So, now you can look at players in the draft, and at the combine, from a little different perspective. Apply these standards to potential draftees and free agents, and you might have a good idea of who Seattle might go after to fill out the roster in 2011.


  1. Pretty handy stuff here. I had never heard/read it broken down position by position by the man himself before. Thanks for putting it together. I learned some stuff.

    After reading that i have a few thoughts:

    1. Our defense will get a lot better as Earl Thomas gets better, and more instinctively recognizes things at the pro level.

    2. DT 3 technique might be our biggest need on defense and most important hole to fill. Mebane is a good player but doesnt necessarily fit the role for that position.

    3. I'm not sure what to make of his comments about cornerbacks. It almost seems as if he see's them as an after thought, "just do what they're capable of doing and make their responsibilities simple for them" kind of thing and hope the rest of the D does their jobs not making the cornerbacks to susceptible.

  2. Keep in mind that Pete was talking about his defense at USC, thus his comments about it being simple. If I'm interpreting what he said about the cornerbacks correctly, he means that in college you need the corners to be able to cover a couple of route patterns really well. When they get to the NFL, they can take that base coverage ability and expand on it to handle the more complicated coverages found at that level.

  3. It's worth debating how Pete's college 4-3 Under differs from his pro 4-3 Under. Interesting how he's installed a 2-gap scheme in Seattle but ran a 1-gap at USC.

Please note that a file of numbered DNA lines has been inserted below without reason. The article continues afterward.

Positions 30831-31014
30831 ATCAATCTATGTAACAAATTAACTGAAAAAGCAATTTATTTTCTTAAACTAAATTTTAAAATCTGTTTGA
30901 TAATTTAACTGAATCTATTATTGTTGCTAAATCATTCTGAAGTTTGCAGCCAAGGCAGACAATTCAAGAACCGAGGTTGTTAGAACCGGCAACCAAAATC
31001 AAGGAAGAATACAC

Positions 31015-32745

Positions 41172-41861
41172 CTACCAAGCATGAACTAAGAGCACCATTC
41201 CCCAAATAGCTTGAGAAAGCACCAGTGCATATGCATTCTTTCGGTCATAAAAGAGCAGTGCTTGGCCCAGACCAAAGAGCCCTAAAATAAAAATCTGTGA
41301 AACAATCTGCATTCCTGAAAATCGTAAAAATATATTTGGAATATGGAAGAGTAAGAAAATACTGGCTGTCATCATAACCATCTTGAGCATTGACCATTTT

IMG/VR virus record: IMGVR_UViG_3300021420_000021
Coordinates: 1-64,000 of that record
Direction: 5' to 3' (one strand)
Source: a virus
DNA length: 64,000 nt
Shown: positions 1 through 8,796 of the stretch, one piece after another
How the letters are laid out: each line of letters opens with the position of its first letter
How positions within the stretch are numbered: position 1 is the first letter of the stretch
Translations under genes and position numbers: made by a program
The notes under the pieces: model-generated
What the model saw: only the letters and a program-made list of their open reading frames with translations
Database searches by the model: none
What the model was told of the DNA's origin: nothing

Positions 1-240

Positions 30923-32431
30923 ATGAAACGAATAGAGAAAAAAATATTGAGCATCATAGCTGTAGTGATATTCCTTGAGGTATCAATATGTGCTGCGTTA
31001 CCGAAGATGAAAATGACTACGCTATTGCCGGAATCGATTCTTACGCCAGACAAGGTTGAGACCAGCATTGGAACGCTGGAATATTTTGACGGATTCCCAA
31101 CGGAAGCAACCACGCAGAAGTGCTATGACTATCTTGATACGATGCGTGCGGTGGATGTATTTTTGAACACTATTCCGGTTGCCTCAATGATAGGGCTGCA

4. Yeah, the cornerback thing is strange. But, how many top flight corners did Pete coach at SC? I have trouble naming any. Considering his recruiting pull, that is a statement of sorts about how he values the position. I noticed in particular that Pete didn't use a negative word to describe a single position until he got to the secondary though.
    I too was left with the overwhelming thought that a 3 tech DT is the most glaring departure here in Seattle. Draft need for sure.

  5. And Brandon, I am pretty sure he has said he has the line playing some 3-4 gap principles here in Seattle. Bryant in particular was definitely one gapping.

  6. Well the interior's been two-gapping right? At least I thought Cole was, his improvement in 2010 has been attributed to that.

  7. These guys played cornerback at USC during Pete's time as coach and then went on to play pro ball at one level or another. Some of their pro experience is on one or more practice squads.

    Antuan Simmons -- USC 1997-2001. Barcelona Dragons 2003. LA Avengers 2004-2005.

    Cary Harris -- USC 2005-2008. Bills 2009-2010. Jags/Jets/Pats 2010. Giants future contract 2011.

    Chris Cash -- USC 2000-2001. Lions 2002-2004. Falcons 2005-2006.

    Darrell Rideaux -- USC 1999-2002. Colts 2003.

    Eric Wright -- USC 2003-2004. UNLV 2006. Browns 2007-Present.

    John Walker -- USC 2001-2005. Texans 2006-2007. New York Dragons 2008-2010. Jacksonville Sharks 2011-Present.

    Justin Wyatt -- USC 2002-2005. Cardinals 2006.

    Kevin Arbet -- USC 1999-2004. Bucs 2005. San Jose SaberCats 2006.

    Kevin Thomas -- USC 2005-2009. Colts 2010.

    Kris Richard -- USC 1998-2001. Seahawks 2002-2004. Dolphins 2005. 49ers 2005-2006. USC Grad Assistant 2008-2009. Seahawks coach 2010-Present.

    Marcell Allmond -- USC 1999-2003. Ravens 2004. Jaguars 2005.

    Shareece Wright -- USC 2006-2010. Will participate in this year's combine.

    Terrell Thomas -- USC 2005-2008. Giants 2008-Present.

    Will Poole -- USC 2003. Dolphins 2004-2006. Chiefs 2007. Toronto Argonauts 2007. Chiefs 2008. Argonauts 2008-2009. Hamilton Tiger-Cats 2010.

  8. So, certainly not a whos who list of cornerbacks. Other schools, like Cal, have certainly turned out a more impressive list of cornerbacks.

  9. Very interesting. Thanks for all the research, Deb!

    I wonder what the significance of this list is to Carroll's defensive philosophy.